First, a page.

The dark portion of the Mediterranean Sea is a bioreactor of organic matter cycling (Articolo in rivista)

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  • The dark portion of the Mediterranean Sea is a bioreactor of organic matter cycling (Articolo in rivista) (literal)
Anno
  • 2012-01-01T00:00:00+01:00 (literal)
Http://www.cnr.it/ontology/cnr/pubblicazioni.owl#doi
  • 10.1029/2011GB004168 (literal)
Alternative label
  • G. M. Luna, S. Bianchelli, F. Decembrini, E. De Domenico, R. Danovaro, and A. Dell'Anno (2012)
    The dark portion of the Mediterranean Sea is a bioreactor of organic matter cycling
    in Global biogeochemical cycles; American Geophysical Union, Washington (Stati Uniti d'America)
    (literal)
Http://www.cnr.it/ontology/cnr/pubblicazioni.owl#autori
  • G. M. Luna, S. Bianchelli, F. Decembrini, E. De Domenico, R. Danovaro, and A. Dell'Anno (literal)
Pagina inizio
  • GB2017 (literal)
Http://www.cnr.it/ontology/cnr/pubblicazioni.owl#numeroVolume
  • 26 (literal)
Rivista
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  • 14 (literal)
Http://www.cnr.it/ontology/cnr/pubblicazioni.owl#numeroFascicolo
  • 2 (literal)
Note
  • Scopus (literal)
Http://www.cnr.it/ontology/cnr/pubblicazioni.owl#affiliazioni
  • Dipartimento di Scienze della Vita e dell'Ambiente, Universit√† Politecnica delle Marche, Ancona, Italy Dipartimento di Biologia Animale Ed Ecologia Marina, Universit di Messina, Messina, Italy (literal)
Titolo
  • The dark portion of the Mediterranean Sea is a bioreactor of organic matter cycling (literal)
Abstract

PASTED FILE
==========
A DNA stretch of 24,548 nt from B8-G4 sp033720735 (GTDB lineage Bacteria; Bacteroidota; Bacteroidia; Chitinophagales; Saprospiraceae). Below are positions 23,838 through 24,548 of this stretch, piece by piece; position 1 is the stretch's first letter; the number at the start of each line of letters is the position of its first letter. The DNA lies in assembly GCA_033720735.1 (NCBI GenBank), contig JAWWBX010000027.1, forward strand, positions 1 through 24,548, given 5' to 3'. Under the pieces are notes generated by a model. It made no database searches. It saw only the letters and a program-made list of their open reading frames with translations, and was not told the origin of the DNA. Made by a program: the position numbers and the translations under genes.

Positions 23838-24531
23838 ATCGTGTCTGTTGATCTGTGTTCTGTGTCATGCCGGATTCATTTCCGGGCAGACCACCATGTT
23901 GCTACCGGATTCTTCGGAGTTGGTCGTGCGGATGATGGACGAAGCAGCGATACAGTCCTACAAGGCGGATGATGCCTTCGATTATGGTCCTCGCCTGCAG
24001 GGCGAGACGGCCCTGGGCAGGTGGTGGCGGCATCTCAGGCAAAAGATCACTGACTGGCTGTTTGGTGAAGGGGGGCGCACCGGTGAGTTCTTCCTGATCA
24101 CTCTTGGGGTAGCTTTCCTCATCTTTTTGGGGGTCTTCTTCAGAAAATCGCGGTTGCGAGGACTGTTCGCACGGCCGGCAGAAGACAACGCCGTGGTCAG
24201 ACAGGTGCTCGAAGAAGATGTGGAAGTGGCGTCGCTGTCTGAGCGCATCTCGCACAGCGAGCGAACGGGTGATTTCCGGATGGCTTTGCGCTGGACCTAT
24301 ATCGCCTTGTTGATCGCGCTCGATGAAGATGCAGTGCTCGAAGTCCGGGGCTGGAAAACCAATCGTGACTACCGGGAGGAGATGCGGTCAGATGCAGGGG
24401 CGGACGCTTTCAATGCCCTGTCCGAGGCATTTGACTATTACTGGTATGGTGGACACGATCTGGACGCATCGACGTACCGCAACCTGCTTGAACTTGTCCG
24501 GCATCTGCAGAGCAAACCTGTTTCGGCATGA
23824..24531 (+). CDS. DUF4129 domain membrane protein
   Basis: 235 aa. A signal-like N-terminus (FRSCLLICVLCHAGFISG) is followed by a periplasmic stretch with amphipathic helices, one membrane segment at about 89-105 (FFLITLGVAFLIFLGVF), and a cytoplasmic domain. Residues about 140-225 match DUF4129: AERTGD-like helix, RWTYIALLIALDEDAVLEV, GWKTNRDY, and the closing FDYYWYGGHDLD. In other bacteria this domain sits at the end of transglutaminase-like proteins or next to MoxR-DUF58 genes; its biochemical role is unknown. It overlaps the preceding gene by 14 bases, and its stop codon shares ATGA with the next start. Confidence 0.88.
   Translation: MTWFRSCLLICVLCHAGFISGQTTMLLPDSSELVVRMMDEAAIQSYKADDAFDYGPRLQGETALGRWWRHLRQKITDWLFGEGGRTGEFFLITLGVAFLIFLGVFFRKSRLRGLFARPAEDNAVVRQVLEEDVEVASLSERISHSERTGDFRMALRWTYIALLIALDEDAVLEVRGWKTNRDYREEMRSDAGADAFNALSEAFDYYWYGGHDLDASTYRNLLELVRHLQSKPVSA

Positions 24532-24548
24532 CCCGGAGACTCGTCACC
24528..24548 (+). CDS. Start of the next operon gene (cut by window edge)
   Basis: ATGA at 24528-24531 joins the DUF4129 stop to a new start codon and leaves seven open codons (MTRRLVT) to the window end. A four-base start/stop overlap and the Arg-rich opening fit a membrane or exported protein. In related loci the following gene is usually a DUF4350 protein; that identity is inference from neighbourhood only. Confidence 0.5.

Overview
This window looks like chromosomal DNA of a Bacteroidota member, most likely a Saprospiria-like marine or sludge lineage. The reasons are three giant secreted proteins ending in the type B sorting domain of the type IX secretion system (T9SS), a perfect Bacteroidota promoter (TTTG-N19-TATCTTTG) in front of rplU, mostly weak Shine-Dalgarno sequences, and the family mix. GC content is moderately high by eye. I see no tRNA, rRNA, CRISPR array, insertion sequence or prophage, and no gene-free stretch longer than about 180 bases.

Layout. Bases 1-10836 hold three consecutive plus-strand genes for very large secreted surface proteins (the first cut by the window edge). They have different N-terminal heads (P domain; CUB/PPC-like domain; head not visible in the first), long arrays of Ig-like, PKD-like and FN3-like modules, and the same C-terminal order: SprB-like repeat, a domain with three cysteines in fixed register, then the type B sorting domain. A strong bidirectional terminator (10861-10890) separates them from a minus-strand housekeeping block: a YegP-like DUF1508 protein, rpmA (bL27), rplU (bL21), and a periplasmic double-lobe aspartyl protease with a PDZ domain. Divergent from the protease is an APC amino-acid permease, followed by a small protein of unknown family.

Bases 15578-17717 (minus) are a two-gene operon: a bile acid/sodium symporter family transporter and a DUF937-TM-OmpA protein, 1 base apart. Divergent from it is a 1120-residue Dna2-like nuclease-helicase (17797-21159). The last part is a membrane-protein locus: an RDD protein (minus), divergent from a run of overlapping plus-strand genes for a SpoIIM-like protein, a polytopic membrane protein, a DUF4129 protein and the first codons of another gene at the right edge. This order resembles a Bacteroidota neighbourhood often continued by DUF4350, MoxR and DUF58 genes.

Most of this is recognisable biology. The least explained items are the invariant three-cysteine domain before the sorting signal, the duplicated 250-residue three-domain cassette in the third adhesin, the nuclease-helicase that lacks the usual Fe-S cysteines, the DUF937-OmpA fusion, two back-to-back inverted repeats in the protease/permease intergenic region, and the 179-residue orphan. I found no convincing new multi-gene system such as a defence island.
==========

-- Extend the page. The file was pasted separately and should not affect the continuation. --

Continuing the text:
• Total prokaryotic abundance, prokaryotic heterotrophic production and enzymatic activities were investigated in epi-, meso- and bathypelagic waters along a longitudinal transect covering the entire Mediterranean Sea. The prokaryotic production and enzymatic activities in deep waters were among the highest reported worldwide at similar depths, indicating that the peculiar physico-chemical characteristics of the Mediterranean Sea, characterized by warm temperatures (typically 13?C also at abyssal depths), support high rates of organic carbon degradation and incorporation by prokaryotic assemblages. The higher trophic conditions in the epipelagic waters of the Western basin resulted in significantly higher prokaryotic production and enzymatic activities rates than in the Central-Eastern basin. While all of the variables decreased significantly from epi- to meso- and bathypelagic waters, cell-specific hydrolytic activity and cell-specific carbon production significantly increased. In addition, the deep-water layers were characterized by low half-saturation constants (Km) of all enzymatic activities. These findings suggest that prokaryotic assemblages inhabiting the dark portion of the Mediterranean Sea are able to channel degraded carbon into biomass in a very efficient way, and that prokaryotic assemblages of the deep Mediterranean waters work as a \"bioreactor\" of organic matter cycling. Since prokaryotic production and enzymatic activities in deep water masses were inversely related with oxygen concentration, we hypothesize a tight link between prokaryotic metabolism and oxygen consumption. As climate change is increasing deep-water temperatures, the predicted positive response of prokaryotic metabolism to temperature increases may accelerate oxygen depletion of deep Mediterranean waters, with cascade consequences on carbon cycling and biogeochemical processes on the entire deep basin. (literal)
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